As to the argument that there was an unlawful tying arrangement, the court agreed, as Builder conceded, that this agreement clearly tied the sale of the property to the Builder’s construction services.  But not all tying agreements are unlawful.  There must also be“sufficient economic power on the part of the defendant in the tying market to appreciably restrain competition in the tied product market, combined with the sercise of such poer to coerce the purchaser to buy both items.    Further, the amounted of commerce affected must not be insubstantial.  The court commented that these are both the common law (Restatement) standards and the federal antitrust standards.

The court concluded that Vande Guchte had produced not evidence that the developer that sold the lot to Vande Guchte occupied a dominant position in the relevant market - in fact Vande Guchte didn’t even provide evidence of what the relevant market was.  It commented that the “uniqueness” of land by itself does not establish economic power.

Comment 1: Note that, although in the published opinion the court concludes that Vande Guchte was not restrained unreasonably  from selling the property subject to the servitude, it also upheld the trial court’s finding that the servitude rendered his title unmarketable. 

Comment 2: Note also that there is not one word about privity of estate or touch and concern the land requirements, both of which arguably were not satisfied here, as the builder had no interest in the subdivision land or other benefitted land  at the time of the original agreements.  .  Perhaps the reason is that this agreement was structured as an option - the conditional transfer of an interest in land to Builder - rather than a restrictive servitude. 

Comment 3: In the current hot market, many builders and other service providers are attempting to create tie in arrangements.  The Builder had some good lawyers in the development of the scheme here.  The way in which the Builder’s benefit was established gave the Builder a nice fat time within which to bargain with the lot owners but did not tie up the land for so long as to offend the sensibilities of the court.  The use of the option price, rather than some more draconian form of enforcement mechanism, also softened the impact of the restraint.  Others would do well to study the device used here to see whether their clients can accept this device as their tying method.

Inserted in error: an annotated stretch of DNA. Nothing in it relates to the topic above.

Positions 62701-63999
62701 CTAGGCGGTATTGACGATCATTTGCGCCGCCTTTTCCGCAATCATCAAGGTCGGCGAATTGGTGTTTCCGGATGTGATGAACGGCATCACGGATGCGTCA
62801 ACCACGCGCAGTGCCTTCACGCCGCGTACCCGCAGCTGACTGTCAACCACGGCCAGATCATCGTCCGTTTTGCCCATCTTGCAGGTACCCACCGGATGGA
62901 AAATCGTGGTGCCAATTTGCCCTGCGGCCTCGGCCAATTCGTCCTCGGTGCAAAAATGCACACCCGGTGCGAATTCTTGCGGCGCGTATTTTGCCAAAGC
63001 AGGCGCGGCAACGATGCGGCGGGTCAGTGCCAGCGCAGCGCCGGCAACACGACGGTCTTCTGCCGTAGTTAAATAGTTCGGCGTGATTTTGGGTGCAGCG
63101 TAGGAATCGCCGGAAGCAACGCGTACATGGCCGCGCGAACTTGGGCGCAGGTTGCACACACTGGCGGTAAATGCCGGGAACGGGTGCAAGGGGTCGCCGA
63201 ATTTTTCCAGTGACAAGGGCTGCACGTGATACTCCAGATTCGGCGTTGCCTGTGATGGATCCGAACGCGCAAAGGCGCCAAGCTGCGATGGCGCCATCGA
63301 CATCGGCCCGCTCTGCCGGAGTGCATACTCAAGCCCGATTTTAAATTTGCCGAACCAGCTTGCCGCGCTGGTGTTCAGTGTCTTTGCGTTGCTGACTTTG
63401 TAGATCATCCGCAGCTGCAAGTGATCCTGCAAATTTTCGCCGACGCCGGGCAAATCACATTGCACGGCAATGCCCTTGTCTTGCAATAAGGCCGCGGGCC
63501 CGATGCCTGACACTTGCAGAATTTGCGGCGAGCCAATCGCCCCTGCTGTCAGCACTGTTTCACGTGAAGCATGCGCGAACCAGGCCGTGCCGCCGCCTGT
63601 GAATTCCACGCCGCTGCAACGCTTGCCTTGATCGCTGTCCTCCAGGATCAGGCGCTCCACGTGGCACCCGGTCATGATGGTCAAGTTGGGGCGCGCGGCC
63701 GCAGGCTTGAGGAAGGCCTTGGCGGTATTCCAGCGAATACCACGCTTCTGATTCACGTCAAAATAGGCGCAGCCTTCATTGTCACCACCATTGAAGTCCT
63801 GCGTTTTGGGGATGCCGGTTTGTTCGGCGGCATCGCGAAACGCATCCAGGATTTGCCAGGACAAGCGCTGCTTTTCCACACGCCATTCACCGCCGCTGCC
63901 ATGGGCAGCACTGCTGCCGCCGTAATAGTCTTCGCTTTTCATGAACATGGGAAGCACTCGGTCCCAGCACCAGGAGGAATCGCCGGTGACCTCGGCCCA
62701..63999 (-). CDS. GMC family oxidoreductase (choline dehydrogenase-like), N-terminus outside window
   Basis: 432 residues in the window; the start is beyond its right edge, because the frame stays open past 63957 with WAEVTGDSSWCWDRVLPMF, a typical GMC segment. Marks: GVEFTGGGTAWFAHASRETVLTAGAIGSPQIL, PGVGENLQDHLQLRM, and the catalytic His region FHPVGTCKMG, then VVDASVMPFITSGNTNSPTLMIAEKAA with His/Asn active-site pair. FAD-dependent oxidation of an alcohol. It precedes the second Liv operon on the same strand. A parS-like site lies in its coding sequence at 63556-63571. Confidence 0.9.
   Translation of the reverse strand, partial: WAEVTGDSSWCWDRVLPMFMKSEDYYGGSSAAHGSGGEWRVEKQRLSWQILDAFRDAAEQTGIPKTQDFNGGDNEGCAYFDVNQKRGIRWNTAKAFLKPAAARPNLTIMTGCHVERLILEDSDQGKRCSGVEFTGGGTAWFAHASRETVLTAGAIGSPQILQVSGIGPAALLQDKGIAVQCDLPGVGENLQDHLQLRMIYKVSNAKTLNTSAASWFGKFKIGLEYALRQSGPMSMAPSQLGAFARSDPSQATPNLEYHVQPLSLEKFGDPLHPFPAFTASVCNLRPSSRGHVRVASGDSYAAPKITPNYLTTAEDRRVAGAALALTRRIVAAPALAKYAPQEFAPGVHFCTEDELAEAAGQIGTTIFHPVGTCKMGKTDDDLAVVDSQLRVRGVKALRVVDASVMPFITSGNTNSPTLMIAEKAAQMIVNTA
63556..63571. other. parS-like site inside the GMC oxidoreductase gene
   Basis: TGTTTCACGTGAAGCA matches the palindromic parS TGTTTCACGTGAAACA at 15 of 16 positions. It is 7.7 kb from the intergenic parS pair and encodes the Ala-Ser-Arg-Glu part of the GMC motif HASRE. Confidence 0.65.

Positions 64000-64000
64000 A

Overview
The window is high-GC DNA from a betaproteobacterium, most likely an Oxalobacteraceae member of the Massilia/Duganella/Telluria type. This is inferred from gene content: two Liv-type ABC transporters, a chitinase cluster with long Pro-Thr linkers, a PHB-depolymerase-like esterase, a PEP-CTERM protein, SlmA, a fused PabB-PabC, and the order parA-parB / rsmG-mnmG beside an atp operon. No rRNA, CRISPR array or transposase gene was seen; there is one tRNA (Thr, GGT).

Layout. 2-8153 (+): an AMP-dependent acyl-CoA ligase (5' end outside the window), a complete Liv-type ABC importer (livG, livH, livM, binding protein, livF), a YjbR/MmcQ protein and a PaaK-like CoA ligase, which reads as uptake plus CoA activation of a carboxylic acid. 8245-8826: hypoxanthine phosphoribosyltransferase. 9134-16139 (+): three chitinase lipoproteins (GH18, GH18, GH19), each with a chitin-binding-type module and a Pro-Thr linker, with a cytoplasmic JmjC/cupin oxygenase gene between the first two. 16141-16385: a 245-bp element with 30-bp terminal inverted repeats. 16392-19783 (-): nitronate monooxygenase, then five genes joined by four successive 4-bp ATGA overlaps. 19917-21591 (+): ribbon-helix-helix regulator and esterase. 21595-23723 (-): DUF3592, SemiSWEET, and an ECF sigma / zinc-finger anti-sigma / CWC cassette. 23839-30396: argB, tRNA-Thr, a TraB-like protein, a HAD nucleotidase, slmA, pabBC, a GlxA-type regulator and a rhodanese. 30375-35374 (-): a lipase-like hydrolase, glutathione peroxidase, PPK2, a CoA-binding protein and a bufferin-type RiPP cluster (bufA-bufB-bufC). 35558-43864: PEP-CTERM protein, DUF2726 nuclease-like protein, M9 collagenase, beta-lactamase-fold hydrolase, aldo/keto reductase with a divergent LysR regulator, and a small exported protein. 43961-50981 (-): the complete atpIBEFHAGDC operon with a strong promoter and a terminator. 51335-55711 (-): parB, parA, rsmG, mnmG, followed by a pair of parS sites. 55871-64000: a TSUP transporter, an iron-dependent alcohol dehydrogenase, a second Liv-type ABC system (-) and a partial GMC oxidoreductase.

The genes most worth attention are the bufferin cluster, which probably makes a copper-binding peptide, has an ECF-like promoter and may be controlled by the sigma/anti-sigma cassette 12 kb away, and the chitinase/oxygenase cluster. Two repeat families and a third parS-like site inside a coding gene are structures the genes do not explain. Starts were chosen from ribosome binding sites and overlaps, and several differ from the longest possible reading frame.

Comment 4: Nebraska has always been somewhat conservative (and, in the editor’s view) correct, in its analysis of the restraint on alienation issue.  In the case cited as support for its conclusion here, Occidental Sav. & Loan Assoc. v. Venco Partnership, 293 N.W. 2d 843 (1980), the court resoundingly rejected the argument that the due on sale clause was a restraint on the alienation of property, thus rejecting the Wellenkamp decision in California and leading other courts away from the error of the California decision (which later was mooted by the Garn-St. Germain Act.)  It is an interesting footnote to history that the seminal law review article that Wellenkamp relied upon when it  kicked off the “due on sale” fracas was written by a law professor at the Creighton University in Omaha, Nebraska, ron Vollkmer.

Comment 5:  Vande Guchte attempted to raise on appeal the argument that the servitude was unlawful because it called for a penalty, but the court refused to consider that argument as it had not been raised below.  It is difficult to tell whether the court was exercising commendable restraint in reviewing the case and simply ignored the issue, or whether it might be avoiding deliberately a question it deemed to be more problematic.  From the editor’s standpoint, an option to purchase always has an element of penalty when it calls for sale of the property at a price lower than current market, but that is the nature of the parties’ agreement, and if the optionee is ready willing and able to perform, as here, it is difficult to view the consequence to the optionor as a penalty. 

Here, of course, there’s another twist - the option is a response to the lot purchaser’s failure to enter into a contract to build with Builder.  But note that the lot purchaser has no duty to enter into such a contract - there is merely an option to work with this Builder or else sell back to Builder.  If the court did not find this arrangement violative of public policy on the grounds raised in the suit, it is difficult to conclude that the court would recharacterize the arrangement as a contractual obligation to deal with the Builder backed by a penalty option.